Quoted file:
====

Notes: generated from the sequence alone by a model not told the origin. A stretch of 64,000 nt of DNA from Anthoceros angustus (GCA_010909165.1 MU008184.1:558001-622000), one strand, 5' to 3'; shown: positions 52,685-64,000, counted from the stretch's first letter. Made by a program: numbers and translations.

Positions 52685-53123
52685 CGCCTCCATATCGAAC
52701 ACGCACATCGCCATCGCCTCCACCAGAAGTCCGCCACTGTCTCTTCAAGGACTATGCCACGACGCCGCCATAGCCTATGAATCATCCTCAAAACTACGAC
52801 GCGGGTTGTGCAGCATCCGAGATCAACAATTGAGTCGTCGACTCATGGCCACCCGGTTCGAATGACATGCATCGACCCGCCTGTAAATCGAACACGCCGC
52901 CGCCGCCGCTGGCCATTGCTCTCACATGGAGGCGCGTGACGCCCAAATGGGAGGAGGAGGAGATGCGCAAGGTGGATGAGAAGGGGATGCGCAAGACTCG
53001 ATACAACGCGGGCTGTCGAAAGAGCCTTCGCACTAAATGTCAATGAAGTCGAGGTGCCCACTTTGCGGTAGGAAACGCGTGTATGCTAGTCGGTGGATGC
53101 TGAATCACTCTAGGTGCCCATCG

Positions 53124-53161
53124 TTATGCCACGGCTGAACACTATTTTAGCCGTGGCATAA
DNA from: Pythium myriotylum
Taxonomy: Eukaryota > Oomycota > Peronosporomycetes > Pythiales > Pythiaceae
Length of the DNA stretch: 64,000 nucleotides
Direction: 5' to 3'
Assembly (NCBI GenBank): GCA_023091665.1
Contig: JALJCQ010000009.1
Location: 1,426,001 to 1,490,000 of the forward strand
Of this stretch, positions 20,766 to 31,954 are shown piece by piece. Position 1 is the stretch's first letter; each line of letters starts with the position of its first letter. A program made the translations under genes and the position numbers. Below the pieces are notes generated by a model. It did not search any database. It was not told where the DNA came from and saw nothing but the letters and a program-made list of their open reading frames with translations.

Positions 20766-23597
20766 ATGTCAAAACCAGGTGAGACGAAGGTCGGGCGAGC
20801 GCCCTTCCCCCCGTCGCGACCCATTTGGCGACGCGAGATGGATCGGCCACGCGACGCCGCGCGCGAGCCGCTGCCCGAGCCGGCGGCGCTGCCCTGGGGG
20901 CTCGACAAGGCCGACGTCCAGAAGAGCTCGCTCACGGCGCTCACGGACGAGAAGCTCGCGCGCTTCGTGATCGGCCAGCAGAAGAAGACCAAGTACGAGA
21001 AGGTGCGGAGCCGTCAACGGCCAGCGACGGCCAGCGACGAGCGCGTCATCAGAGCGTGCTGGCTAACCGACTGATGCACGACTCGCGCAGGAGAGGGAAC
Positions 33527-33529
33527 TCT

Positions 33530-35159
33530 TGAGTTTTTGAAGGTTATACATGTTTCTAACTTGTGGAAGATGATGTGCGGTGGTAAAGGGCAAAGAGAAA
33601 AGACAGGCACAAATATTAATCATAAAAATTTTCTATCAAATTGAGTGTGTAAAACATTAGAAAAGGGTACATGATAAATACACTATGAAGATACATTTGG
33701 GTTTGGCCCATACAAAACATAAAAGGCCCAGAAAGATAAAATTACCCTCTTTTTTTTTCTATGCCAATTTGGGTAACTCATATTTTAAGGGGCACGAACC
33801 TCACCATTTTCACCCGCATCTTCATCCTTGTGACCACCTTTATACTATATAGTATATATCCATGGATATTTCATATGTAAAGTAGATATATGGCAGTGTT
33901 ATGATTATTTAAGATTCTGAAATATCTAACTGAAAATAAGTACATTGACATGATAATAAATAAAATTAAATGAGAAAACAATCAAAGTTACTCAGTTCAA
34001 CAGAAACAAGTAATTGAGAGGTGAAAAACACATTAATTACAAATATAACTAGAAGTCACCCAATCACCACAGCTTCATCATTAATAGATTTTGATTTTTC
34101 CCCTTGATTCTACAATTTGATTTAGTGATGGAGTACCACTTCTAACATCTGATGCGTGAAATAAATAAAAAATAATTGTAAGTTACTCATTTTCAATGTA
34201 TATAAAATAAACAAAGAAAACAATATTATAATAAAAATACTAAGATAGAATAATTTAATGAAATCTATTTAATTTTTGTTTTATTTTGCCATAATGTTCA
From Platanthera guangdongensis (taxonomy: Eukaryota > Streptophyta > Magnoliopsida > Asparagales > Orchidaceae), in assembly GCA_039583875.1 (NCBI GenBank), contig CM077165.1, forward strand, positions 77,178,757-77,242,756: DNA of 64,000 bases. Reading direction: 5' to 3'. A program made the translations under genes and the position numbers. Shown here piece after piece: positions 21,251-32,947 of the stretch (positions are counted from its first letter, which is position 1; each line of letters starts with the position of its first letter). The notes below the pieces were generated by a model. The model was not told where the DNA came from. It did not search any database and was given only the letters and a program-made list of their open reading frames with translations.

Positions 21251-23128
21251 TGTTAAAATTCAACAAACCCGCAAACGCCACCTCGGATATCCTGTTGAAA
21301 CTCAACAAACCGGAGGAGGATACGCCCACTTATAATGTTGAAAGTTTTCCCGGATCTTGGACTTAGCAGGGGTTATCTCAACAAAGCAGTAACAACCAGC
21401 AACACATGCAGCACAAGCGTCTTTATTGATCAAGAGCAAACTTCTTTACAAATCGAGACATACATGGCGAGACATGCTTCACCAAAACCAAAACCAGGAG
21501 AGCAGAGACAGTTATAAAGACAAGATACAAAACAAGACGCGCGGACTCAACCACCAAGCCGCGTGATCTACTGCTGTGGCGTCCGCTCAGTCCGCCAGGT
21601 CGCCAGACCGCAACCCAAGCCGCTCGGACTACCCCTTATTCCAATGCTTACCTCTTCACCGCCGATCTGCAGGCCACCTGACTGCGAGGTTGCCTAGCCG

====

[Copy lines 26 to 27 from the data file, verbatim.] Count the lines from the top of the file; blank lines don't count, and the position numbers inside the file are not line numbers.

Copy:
Positions 33530-35159
33530 TGAGTTTTTGAAGGTTATACATGTTTCTAACTTGTGGAAGATGATGTGCGGTGGTAAAGGGCAAAGAGAAA